A US official tells ABC News that, concerned about a potential backlash that results in attacks against Americans, President Obama has decided to block the release of any photographs of Osama bin Laden’s corpse.
Both Secretary of Defense Robert Gates and Secretary of State Hillary Clinton advised the president not to release the photograph, which is graphic and gruesome, according to officials who have seen it. Both secretaries expressed fears that the photo’s release would incite a backlash and violent demonstrations against the U.S., in what has been a period of relative calm following the US military operation that resulted in bin Laden’s death.
Gates and Clinton both suggested that the photo’s release could result in attacks on US troops, government personnel and American citizens.
CIA director Leon Panetta has been lobbying publicly for the photo’s release, telling NBC that “the bottom line is that, you know, we got Bin Laden and I think we have to reveal to the rest of the world the fact that we were able to get him and kill him.”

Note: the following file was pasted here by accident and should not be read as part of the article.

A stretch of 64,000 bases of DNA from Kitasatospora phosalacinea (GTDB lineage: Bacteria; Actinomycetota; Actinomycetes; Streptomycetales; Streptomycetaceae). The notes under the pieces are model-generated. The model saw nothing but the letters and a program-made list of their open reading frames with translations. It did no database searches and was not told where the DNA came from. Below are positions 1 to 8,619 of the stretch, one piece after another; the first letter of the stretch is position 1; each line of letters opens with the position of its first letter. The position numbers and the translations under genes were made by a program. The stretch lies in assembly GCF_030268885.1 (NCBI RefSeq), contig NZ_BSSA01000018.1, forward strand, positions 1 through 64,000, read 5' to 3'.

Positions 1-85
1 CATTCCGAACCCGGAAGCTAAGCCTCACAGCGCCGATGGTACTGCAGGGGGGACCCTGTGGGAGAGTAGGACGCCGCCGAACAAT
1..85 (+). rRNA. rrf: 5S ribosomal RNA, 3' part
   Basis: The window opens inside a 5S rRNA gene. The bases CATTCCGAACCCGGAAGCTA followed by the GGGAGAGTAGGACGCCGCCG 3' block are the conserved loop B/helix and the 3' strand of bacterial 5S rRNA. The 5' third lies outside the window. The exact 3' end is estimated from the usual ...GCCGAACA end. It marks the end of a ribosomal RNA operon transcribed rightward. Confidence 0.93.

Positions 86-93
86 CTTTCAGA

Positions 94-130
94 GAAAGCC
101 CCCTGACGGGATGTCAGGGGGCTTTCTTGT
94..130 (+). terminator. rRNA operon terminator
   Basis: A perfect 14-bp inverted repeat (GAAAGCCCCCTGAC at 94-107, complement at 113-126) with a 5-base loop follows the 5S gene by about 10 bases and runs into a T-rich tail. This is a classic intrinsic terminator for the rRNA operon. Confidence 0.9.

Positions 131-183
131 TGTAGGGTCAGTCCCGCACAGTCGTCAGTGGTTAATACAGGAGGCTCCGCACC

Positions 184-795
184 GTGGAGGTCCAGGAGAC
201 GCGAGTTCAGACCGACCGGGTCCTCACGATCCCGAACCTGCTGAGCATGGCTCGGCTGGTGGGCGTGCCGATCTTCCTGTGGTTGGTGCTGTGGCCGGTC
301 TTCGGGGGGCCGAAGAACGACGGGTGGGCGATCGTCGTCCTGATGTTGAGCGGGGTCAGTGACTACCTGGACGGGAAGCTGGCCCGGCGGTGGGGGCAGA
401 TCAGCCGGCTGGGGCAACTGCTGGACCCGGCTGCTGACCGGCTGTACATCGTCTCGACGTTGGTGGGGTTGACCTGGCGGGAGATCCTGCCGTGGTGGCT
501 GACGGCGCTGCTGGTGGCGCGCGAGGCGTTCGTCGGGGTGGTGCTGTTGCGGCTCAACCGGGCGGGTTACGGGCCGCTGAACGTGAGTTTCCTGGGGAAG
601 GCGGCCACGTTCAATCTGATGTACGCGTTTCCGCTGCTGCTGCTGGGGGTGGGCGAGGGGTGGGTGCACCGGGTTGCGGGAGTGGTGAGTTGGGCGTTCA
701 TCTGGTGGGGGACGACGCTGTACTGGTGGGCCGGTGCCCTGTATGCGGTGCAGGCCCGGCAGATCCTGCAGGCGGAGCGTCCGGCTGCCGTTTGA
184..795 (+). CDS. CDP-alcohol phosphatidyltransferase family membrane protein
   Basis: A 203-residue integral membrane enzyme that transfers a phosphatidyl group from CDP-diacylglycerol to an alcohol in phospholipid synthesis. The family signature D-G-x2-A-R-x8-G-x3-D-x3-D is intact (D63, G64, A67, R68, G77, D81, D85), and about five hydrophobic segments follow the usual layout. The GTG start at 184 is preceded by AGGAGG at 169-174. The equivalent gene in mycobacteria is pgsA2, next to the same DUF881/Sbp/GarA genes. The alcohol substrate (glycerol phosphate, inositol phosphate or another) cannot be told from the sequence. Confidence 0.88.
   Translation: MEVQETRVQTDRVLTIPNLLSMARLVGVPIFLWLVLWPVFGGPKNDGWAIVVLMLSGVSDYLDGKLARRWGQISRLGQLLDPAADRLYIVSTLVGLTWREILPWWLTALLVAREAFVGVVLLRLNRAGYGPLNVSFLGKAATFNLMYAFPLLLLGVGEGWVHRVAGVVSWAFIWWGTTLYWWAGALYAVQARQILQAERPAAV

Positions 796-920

The president, according to sources, is not convinced that there is sufficient worldwide skepticism about bin Laden’s death that the release of any of the pictures would not do more harm than good. Bin Laden’s wife identified her husband corpse to Navy SEALs and to Pakistani authorities. Officials also say that anyone who doubts that bin Laden was killed would likely not be convinced by a photograph in this era of Photoshop and forgery.
The picture is said to be so gruesome networks such as ABC News would likely not carry it, though it might end up used as an inflammatory iconic image in other parts of the world already hostile to the U.S.
In May 2009, President Obama reversed his position and decided against releasing photographs of detainee abuse, saying it would only put American troops in harm’s way and create a backlash against Americans.
"The most direct consequence of releasing them, I believe, would be to further inflame anti-American opinion and to put our troops in greater danger," the president said then.